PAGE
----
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January 7, 2013

SCOTUS cert grant and argument in cases (only?) hard-core sentencing fans should love

After its usual lengthy holiday recess, the US Supreme Court is back in action this week with a full slate of oral arguments and with plans to issue opinions in cases argued earlier this Term on both Tuesday and Wednesday.  And, as well covered here at SCOTUSblog, the Justices got all the new year action off to a running start with a trio of cert grants which included a plea practices case:

The Supreme Court agreed on Friday to rule on the rights of non-Indian couples to adopt an Indian child over the objection of a parent who is a tribal member.   That was one of three newly granted cases. The others deal with the remedy if a federal judge has some role in plea bargaining discussions, and a dispute among states over sharing the waters of a river that flows between them....

The Justices agreed to hear an appeal by the federal government in United States v. Davila (12-167), testing what the remedy is to be in a plea-bargained criminal case when a federal judge had some role leading up to agreement on the plea deal.  The Eleventh Circuit Court ruled that, if the judge (in this case, a magistrate judge) has any role whatsoever in the plea talks, the guilty plea that resulted must be thrown out.   The government petition argued that the guilty plea should be overturned only if the judge’s participation had resulted in prejudice to the accused.

If the issue that the Justices have now taken up in Davila is not intricate enough to scratch the procedural itch of hard-core sentencing fans, today's first scheduled SCOTUS oral argument should provide the perfect balm. Dan Richman provides at SCOTUSblog a great preview of the case in this post with the metaphysical title "When is a burglary a 'burglary'?". Here is how the post starts:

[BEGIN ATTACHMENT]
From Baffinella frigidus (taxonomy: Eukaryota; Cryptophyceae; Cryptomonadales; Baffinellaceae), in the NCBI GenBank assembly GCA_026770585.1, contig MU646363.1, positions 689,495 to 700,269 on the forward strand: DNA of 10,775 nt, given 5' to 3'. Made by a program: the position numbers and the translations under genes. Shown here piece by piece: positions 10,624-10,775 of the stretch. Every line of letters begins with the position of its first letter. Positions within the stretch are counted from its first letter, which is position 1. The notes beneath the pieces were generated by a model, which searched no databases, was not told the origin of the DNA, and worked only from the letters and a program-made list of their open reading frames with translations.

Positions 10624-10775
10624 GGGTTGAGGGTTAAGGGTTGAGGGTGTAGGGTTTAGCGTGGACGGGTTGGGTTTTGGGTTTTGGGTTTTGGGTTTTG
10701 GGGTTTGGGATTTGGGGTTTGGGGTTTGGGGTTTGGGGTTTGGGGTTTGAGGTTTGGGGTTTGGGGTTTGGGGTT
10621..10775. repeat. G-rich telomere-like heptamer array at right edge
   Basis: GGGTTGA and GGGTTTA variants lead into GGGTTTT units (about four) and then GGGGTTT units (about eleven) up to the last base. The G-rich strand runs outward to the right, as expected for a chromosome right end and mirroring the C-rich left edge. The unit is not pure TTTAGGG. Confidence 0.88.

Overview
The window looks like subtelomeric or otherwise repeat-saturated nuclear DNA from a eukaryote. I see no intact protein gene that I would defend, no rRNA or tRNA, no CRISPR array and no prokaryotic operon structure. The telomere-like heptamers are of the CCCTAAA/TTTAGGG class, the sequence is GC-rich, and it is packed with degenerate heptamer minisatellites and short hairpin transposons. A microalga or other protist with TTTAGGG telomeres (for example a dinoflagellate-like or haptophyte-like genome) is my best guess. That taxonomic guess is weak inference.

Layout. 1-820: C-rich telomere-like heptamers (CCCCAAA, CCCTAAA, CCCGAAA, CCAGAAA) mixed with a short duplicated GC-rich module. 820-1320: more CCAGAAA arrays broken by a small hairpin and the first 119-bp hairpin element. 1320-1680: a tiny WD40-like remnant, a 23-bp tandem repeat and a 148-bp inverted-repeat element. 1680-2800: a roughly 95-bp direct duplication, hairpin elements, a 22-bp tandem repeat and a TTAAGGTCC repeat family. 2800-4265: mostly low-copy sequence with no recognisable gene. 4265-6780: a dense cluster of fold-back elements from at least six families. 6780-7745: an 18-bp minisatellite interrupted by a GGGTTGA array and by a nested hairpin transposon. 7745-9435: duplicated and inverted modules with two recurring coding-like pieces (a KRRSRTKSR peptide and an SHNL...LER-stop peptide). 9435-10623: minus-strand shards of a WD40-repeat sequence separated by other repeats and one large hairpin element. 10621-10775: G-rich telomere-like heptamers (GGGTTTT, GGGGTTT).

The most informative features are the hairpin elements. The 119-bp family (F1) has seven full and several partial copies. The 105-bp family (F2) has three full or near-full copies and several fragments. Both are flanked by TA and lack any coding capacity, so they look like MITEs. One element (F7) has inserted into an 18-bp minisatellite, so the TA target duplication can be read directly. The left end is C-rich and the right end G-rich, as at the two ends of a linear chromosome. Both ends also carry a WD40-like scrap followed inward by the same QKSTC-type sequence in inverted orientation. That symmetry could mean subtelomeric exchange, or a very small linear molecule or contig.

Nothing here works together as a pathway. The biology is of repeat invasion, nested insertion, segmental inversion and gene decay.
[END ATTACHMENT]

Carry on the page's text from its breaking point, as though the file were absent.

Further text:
Because its application brings some of the federal system’s harshest mandatory penalties, and requires federal courts to categorize a diverse range of prior state convictions (most of which arose out of guilty pleas on undeveloped records), the Armed Career Criminal Act (“ACCA”), 18 U.S.C. § 924(e), has provided the Court with considerable business (and a fair amount of exasperation).  Descamps v. United States, 11-9540, set for argument on Monday, January 7, presents the Court with yet another categorization exercise that highlights the tension between such exercises and the Court’s developing constitutional doctrine about when judges can find facts in criminal proceedings.

These paragraphs from Dan's terrific preview spotlights why anyone who enjoys (or hates) visiting Apprendi-land should keep an eye on Descamps: